Fulham made a pre-tax loss of £ 94 million in 2020-21, high even by Premier standards, but losses are not new to the club, they last made a profit in 2011. Their deficits would be lower if they made more money on player sales, but over the past half decade, they have generated profits on player trading of less than £ 60 million. Since 2017, Fulham have spent over £ 200 million on new recruits, making them a top 20 player in the transfer market.

After almost an entire season without crowds at Craven Cottage, attendances have averaged 17,600 in 2021-22. Over the past two years, the club has been building a new Riverside stand, which will increase Fulham’s capacity to just under 30,000 and significantly improve gates at one of London’s oldest and much-loved venues.

Marco Silva said Fulham are going back to where they belong. The jury has to be out on that verdict, but there’s no doubt most football followers will welcome their return. Survival beyond the first season will not only change the perception of Fulham, it will also have a profound impact on the club’s finances.

The roller-coaster ride of Fulham

WHEN Fulham kick-off the 2021-22 season against Middlesbrough on August 8 at Craven Cottage, it will herald the start of their fifth consecutive campaign of changing divisions. Promoted twice, in 2018 and 2020, Fulham have also suffered two relegations, in 2019 and 2021, and undoubtedly, they will be among the favourites for promotion from the Championship in 2022. Life is rarely dull in Stevenage Road, London SW6.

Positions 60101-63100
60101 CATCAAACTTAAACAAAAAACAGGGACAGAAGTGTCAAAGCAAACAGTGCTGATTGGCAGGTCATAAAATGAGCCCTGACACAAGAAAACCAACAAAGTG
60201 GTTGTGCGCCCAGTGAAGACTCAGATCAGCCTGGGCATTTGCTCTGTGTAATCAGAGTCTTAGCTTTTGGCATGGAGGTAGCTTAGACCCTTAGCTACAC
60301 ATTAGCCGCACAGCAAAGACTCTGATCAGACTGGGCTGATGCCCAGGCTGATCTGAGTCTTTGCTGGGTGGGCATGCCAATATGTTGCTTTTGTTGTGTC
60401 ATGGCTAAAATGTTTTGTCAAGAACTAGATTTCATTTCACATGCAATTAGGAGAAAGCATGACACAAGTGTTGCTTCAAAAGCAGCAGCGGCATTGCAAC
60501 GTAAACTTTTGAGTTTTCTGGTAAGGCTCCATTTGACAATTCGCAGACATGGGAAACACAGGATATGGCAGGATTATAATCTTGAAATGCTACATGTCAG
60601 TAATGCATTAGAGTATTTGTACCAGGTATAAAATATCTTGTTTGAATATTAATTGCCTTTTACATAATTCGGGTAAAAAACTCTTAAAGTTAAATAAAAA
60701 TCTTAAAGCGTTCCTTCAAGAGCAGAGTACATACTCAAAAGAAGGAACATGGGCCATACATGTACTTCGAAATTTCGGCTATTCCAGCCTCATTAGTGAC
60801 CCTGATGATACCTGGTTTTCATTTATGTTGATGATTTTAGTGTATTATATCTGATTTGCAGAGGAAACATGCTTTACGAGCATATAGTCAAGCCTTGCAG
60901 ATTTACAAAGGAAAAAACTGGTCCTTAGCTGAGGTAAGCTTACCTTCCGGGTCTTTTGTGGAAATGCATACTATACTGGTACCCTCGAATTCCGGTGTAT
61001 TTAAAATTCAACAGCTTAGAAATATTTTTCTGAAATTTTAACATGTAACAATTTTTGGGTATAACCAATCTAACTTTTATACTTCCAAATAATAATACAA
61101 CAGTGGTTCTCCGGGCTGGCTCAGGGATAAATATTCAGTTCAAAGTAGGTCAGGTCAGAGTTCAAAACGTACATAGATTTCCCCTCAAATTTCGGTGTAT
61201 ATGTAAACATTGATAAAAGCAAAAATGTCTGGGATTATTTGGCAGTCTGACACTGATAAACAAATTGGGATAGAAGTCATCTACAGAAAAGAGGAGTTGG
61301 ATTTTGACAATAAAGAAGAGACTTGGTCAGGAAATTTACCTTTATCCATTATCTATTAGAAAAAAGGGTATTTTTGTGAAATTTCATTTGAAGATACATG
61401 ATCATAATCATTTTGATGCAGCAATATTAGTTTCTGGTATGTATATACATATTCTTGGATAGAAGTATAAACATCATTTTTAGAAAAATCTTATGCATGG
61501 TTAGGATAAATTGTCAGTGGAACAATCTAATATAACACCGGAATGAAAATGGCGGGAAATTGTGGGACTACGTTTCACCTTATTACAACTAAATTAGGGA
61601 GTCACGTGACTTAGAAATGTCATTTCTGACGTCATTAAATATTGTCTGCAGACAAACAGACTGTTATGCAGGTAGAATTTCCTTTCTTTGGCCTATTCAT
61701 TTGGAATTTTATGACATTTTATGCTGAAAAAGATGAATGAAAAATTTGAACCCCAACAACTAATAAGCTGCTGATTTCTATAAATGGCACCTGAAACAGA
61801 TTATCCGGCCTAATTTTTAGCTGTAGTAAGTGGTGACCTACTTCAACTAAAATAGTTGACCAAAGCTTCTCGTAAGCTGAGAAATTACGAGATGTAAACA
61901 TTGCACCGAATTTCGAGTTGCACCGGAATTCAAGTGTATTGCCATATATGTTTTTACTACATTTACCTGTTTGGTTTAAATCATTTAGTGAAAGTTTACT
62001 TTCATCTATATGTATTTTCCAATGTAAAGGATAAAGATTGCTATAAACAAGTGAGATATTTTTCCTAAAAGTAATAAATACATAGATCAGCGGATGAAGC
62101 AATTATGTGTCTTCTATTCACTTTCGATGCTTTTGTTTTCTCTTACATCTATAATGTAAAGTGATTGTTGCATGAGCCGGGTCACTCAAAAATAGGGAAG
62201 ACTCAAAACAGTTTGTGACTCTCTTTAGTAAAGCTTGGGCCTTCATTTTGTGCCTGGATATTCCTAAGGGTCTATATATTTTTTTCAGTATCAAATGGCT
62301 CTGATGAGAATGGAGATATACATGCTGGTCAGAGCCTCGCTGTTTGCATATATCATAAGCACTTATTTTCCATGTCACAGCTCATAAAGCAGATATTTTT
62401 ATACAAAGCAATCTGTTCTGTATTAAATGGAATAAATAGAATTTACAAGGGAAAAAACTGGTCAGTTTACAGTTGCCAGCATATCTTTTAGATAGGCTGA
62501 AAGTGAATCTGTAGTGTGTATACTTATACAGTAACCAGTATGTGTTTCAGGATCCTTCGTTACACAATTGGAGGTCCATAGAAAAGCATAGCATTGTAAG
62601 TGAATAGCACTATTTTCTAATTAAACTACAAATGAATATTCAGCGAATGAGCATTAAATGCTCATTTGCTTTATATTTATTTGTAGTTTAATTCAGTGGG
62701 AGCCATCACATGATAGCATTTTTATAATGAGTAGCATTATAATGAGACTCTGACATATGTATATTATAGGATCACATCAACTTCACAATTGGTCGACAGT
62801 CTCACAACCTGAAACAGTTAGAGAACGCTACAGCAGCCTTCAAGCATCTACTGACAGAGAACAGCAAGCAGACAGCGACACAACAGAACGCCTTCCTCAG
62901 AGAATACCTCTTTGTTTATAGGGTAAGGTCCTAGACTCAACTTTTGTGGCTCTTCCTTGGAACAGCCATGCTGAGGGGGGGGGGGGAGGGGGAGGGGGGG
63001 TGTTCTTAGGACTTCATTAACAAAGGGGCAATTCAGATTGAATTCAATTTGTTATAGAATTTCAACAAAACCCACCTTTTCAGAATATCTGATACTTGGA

Fulham have recently published their 2019-20 financial statements (why does it take so long for football clubs to reveal their finances?) and although the they were successful on the pitch, they posted a pre-tax loss of £ 49 million. This should come as no great surprise as the club saw its revenues drop by 58% in 2019-20 to £ 58 million, once more underlining the imbalance between the Premier League and the English Football Club  – in 2018-19 they generated £ 137.7 million. 

Fulham may have offloaded some of their bigger earners after relegation in 2019, reducing their wages from £ 92.6 million to £ 72.6 million, but the wage-to-income ratio almost doubled in 2020 from 67.2% to an intimidating 125.2%.

The club’s bottom line was improved by a £ 25 million profit from player trading, a tenfold increase on 2018-19. Their last notable sale was Ryan Sessegnon who moved to Tottenham for around £ 25 million in August 2019.

Fortunately, Fulham have a generous, and it would seem, patient owner who has funded the club’s ambitious plans, including something of a spending spree when promotion to the Premier was achieved in 2018. Fulham spent over £ 100 million in 2018-19, the third highest outlay in English football that season, but the data-driven acquisition of mostly little-known but potential-rich players didn’t yield the envisaged success – Fulham went through three managers and were relegated after looking naïve and lacking in experience. The club is still paying for that summer of high enthusiasm and even higher hopes.